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Paris Jiltin'

Written by Caylena Cahill

The author poses in front of the Eiffel Tower. Photo courtesy of Caylena Cahill '10

I thought I’d fall eternally in love with the most romantic city in the world. But like all relationships, this one had its ups and downs. Here’s how to get over the inevitable culture shock when you study abroad.

The Honeymoon Phase

Two long flights last January and my life is completely different. I couldn’t believe I was finally in Paris.

I jumped right into things, particularly the language. I thought my French was better than it was, so getting through orientation was tiring and frustrating -- everyone spoke a lot faster than I was used to, and it was hard to keep up.

Here's a shot I took outside the Musée du Louvre.

Outside the Musee du Louvre.

On day two, I went exploring the city with some classmates and saw the Eiffel Tower, Arc de Triomphe, and  the Louvre. Then we got coffees in a bar and everything was just fantastic! We attempted speaking French to service people, but they could obviously tell we were novices; we didn’t care because we were just enjoying ourselves.

Not everything was perfect: Errands, like trying to get a phone, took way more time than they should, and I was also nervous about navigating the Metro -- at first glance, 14 lines seems really confusing, but once you get used to it, it’s really easy.

I became a pro pretty quickly. Being in Paris just felt like an extended vacation following winter break; we had no coursework for the first two weeks besides French class, so it felt like a free-for-all.

The Crisis Phase

This was the view from my apartment at sunset.

The view from Caylena's apartment.

As the weeks passed, I grew more and more homesick, something I never expected of myself. I missed my friends and family. The cute cafés and tempting patisseries only reminded me how much I craved an iced coffee and a bagel from Dunkin Donuts.

I grew tired of hearing and speaking French and yearned to have a conversation in English. I felt lost, confused, isolated, and depressed.

After spending quite a bit of time wallowing in the misery and loneliness, I realized that I was pretty much experiencing a textbook definition of culture shock.

I’d learned all about it during orientation but ignored it, thinking it would never happen to me. But it was clear that I’d gone through the honeymoon phase, when everything seems so exotic and amazing and new and exciting, and was now stuck in crisis phase.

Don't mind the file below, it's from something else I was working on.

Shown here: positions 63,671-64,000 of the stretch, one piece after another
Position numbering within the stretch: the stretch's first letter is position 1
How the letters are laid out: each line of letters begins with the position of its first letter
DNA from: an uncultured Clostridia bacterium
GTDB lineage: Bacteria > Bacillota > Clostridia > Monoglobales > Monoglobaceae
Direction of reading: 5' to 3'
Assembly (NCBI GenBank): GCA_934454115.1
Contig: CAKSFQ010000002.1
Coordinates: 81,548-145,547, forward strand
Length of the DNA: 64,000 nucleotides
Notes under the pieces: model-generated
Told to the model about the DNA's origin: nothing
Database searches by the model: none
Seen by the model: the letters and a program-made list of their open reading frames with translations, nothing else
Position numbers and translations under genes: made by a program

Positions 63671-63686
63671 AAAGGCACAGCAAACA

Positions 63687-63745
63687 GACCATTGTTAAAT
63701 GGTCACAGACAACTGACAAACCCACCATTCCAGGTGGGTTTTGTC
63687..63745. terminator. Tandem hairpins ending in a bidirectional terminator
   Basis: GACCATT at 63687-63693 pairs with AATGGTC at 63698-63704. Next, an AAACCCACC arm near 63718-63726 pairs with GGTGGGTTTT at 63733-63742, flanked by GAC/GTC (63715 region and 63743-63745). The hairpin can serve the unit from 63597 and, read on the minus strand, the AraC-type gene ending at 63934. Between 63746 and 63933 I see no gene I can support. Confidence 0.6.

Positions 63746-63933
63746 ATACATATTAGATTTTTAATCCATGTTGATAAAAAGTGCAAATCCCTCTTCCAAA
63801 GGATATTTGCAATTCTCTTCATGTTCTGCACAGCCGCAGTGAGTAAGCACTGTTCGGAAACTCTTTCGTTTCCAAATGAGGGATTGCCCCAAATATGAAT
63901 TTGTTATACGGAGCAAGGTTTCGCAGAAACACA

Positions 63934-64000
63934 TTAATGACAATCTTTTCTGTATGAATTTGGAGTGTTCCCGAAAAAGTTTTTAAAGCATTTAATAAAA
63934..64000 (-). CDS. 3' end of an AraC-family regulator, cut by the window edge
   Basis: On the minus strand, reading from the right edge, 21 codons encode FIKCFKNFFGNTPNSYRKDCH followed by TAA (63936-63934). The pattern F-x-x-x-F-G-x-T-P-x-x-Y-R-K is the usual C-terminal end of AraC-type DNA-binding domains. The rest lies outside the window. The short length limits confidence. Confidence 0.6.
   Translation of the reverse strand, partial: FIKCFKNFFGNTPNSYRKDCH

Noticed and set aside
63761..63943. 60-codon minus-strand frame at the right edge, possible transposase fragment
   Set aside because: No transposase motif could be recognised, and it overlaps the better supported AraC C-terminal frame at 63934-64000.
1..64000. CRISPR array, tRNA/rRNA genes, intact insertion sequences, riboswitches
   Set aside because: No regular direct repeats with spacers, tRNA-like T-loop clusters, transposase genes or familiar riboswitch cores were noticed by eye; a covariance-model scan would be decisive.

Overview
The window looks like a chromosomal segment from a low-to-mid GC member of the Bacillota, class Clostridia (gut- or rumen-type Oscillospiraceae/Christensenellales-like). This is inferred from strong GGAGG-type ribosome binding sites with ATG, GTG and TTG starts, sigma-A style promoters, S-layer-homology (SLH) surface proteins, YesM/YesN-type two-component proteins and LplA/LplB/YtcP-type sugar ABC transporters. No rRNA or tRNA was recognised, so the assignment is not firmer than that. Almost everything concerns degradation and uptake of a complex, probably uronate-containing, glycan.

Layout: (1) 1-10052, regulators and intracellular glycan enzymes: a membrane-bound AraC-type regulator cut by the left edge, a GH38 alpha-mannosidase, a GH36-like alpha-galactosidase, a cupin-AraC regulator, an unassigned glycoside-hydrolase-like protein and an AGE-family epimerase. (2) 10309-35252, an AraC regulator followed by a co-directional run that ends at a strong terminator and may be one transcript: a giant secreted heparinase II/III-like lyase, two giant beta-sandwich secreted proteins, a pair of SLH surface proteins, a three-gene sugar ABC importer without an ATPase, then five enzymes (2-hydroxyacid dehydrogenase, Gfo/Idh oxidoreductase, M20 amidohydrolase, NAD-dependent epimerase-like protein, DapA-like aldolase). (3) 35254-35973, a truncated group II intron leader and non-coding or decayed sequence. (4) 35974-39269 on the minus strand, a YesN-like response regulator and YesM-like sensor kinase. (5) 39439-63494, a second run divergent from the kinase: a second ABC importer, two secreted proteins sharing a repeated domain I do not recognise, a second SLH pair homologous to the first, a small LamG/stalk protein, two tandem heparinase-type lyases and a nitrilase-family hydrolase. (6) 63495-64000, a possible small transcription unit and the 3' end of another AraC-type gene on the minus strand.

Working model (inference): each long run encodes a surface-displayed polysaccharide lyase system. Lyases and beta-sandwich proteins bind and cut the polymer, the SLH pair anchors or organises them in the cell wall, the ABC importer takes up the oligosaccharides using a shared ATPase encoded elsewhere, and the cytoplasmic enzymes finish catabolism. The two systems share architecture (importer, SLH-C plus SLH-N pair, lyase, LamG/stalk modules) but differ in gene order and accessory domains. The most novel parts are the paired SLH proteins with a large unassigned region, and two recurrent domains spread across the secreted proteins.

The question now was, how do I move on?

The Adjustment Phase

Getting over crisis phase is like trying to get over a breakup, when you bounce back and forth between giving in to the depression and trying to make yourself move on.

I alternated between self-isolation and seeking advice. I spoke to anyone I could about things that were bothering me, like my classes, instruction style, annoyances in my homestay, lingual irritations, etc.

Classmates told me things to the effect of, “You’re in Paris, you should be happy!” which were as unhelpful as the advice from IES staff that I just had to adjust my life and my learning styles to the French ways.

Easier said than done.

The Acceptance Phase

This is a photo of my mom, sister, and me in a gondola in Venice.

In a gondola with family in Venice.

Part of what made me snap out of it was recognizing I wasn’t alone in feeling this way.

I thought about not only my classmates, but immigrants, who often know less English than I do French, and they’re in a foreign environment permanently.

I also realized just how quickly the semester was passing and how little time I actually had left in Paris. I wanted to enjoy this experience, so I reminded myself that the classes weren’t forever and to just do my best.

I had finally made friends and started doing more things for me and spending time outside. Spring had arrived, life was flourishing, and I didn’t want to let my time abroad pass me by.

The Reentry Phase

So many things felt weird to me when I got back -- like speaking English. I got so used to not being able to understand other people’s conversations that I felt uncomfortable overhearing people speaking English, as if I was eavesdropping.

And cars, trucks, and food seemed so big! In France, it’s all Smart cars, scooters, and no pickup trucks; they certainly won’t ask you to supersize!

After a brief return to the U.S., a month-long stay in Rome, and my eventual move back to Ithaca, I’ve transitioned into my American ways of doing things.

Of course, I do still miss certain cultural things I picked up in France (like good espresso, public transportation, and not having to tip at restaurants).

Despite the emotional roller coaster, I would definitely recommend studying abroad. No classroom experience can compare to what you’ll learn from seeing everything through your own eyes and living in a completely different environment.

You’ll test yourself in ways you never could have imagined, while having adventures that you’ll remember for the rest of your life!



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